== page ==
In a heartwarming story, a Starbucks manager who was previously awarded $25 million in a wrongful termination lawsuit has now been granted an additional $2.7 million in damages. Shannon Phillips was fired from her position in 2018 after two black men were denied the use of the restroom at a Philadelphia location because they were not paying customers. At the time, Starbucks had a policy in place that prohibited non-paying customers from using their facilities.
The incident occurred in April 2018, when Rashon Nelson and Donte Robinson, two black men, entered a Starbucks in Philadelphia and sat down while waiting for a friend. The Starbucks employee on duty denied one of the men permission to use the restroom, leading to a series of events that escalated quickly. Eventually, the situation led to the staff calling the police, resulting in the arrest of the two men for trespassing.
Following the incident, various groups, including Black Lives Matter activists, protested outside the Philadelphia Starbucks branch. In response, Starbucks took swift action to rectify the situation. The company apologized to the two men, ordered racial bias training for all 175,000 employees, and opened up their restrooms to all customers. However, this decision came with unintended consequences.
After Starbucks opened their restrooms to everyone, employees soon discovered syringes, drug baggies, and evidence of drug use in the bathrooms. Despite these issues, the coffee giant decided to terminate Shannon Phillips’ employment, even though she was not at the Philadelphia branch when the incident took place.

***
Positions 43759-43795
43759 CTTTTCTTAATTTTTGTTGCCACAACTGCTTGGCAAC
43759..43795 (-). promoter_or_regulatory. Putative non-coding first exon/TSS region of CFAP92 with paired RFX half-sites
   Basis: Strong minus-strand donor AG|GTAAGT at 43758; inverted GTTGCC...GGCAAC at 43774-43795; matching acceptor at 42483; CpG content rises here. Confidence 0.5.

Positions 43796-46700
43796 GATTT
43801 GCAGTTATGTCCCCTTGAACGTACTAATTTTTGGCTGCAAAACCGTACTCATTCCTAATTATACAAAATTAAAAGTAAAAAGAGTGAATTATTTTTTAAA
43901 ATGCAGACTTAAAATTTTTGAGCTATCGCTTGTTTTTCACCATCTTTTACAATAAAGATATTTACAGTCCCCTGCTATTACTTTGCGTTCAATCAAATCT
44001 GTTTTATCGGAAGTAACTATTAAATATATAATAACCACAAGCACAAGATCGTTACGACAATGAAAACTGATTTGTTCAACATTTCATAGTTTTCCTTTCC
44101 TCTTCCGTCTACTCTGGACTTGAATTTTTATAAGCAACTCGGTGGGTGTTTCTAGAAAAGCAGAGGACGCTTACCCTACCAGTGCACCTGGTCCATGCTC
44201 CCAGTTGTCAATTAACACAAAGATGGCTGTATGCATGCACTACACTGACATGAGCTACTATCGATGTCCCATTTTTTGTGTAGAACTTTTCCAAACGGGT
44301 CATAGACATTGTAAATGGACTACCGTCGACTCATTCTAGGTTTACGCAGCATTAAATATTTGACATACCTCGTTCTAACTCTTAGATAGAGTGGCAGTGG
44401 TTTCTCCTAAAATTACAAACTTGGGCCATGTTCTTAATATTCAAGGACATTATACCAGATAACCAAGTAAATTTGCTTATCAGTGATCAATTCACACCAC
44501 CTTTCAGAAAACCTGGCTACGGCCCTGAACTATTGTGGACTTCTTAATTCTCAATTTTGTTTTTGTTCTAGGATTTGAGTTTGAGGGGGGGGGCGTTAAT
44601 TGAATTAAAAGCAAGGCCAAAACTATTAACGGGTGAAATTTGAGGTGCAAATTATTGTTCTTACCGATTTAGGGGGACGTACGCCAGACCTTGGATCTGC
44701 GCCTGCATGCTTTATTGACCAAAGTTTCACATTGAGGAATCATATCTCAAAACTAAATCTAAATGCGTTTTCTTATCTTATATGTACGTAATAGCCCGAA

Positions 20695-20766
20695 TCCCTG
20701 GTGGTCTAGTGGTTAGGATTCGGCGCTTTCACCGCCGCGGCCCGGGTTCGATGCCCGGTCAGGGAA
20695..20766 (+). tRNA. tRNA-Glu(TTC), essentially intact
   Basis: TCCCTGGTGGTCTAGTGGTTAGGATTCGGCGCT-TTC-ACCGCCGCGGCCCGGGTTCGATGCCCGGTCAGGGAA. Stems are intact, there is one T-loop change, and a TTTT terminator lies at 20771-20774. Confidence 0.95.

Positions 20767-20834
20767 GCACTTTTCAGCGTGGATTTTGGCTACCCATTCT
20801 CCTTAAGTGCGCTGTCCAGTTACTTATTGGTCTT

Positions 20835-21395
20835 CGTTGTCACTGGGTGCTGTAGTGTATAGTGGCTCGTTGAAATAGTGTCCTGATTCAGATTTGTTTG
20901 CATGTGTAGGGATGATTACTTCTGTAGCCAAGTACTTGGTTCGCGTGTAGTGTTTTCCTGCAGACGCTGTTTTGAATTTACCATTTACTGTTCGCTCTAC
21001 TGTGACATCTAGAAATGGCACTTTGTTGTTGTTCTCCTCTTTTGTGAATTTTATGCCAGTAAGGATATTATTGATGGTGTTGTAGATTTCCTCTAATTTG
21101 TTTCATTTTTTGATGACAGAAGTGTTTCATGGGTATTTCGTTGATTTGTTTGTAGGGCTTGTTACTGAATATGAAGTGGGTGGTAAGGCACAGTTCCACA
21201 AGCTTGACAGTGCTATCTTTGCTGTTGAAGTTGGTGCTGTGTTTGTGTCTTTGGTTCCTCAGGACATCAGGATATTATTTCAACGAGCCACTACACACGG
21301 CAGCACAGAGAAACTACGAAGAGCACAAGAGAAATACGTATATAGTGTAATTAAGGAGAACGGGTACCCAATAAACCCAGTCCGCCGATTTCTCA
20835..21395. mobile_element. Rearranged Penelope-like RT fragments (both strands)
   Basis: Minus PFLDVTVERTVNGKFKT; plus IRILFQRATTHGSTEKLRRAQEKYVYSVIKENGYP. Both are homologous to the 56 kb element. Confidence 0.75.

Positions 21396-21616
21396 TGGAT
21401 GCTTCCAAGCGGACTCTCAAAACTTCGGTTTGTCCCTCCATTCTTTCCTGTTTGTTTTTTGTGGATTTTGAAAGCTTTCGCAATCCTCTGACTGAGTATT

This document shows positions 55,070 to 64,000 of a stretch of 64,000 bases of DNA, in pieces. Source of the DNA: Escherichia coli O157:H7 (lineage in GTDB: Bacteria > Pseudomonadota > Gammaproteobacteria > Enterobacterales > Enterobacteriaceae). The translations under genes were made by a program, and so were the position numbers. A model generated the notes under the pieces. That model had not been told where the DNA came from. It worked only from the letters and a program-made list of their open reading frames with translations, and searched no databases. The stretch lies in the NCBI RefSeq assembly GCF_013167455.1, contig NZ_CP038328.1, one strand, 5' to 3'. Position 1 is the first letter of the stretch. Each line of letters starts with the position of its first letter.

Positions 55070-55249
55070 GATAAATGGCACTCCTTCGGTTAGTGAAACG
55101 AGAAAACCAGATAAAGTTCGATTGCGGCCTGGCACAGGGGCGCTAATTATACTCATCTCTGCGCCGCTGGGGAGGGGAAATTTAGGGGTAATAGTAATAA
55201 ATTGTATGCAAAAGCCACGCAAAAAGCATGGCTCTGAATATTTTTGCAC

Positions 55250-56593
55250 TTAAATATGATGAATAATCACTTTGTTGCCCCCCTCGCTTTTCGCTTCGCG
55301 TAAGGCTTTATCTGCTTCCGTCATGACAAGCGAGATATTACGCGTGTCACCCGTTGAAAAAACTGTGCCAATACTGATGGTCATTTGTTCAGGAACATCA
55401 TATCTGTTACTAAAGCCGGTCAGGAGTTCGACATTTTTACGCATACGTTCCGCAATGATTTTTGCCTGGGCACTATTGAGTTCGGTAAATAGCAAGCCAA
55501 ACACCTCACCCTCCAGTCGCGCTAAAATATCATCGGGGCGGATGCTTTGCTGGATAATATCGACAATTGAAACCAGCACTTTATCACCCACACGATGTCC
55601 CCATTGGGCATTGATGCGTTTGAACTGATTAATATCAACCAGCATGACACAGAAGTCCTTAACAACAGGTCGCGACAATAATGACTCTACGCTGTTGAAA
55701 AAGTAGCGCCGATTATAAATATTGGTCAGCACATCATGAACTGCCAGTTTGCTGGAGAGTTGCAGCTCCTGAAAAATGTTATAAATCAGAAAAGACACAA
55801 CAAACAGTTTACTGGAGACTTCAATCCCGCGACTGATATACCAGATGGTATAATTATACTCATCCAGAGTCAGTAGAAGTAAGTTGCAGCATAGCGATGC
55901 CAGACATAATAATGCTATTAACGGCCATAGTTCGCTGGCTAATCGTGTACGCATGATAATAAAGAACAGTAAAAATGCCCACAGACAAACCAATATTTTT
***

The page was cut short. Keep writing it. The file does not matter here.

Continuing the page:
Recently, a New Jersey federal judge ruled in favor of Phillips and ordered Starbucks to pay her an additional $2,736,755 in back pay, front pay, and tax gross. This ruling comes after a jury in Camden previously awarded Phillips $25.6 million in settlement money, which included punitive and compensatory damages, after a trial in June. Phillips had filed a lawsuit in 2019, asserting that she was fired because of her race.
It is essential to note that the judge’s ruling reflects the specific circumstances of this case and does not necessarily imply Starbucks’ guilt or innocence. However, it highlights the complex challenges faced by companies when handling incidents that involve racial discrimination and the potential legal repercussions that may follow.
This ongoing case serves as a reminder of the importance of fair treatment and equality in the workplace. Companies must navigate these issues with sensitivity and ensure that their policies and practices are designed to promote inclusivity and equality for all employees and customers.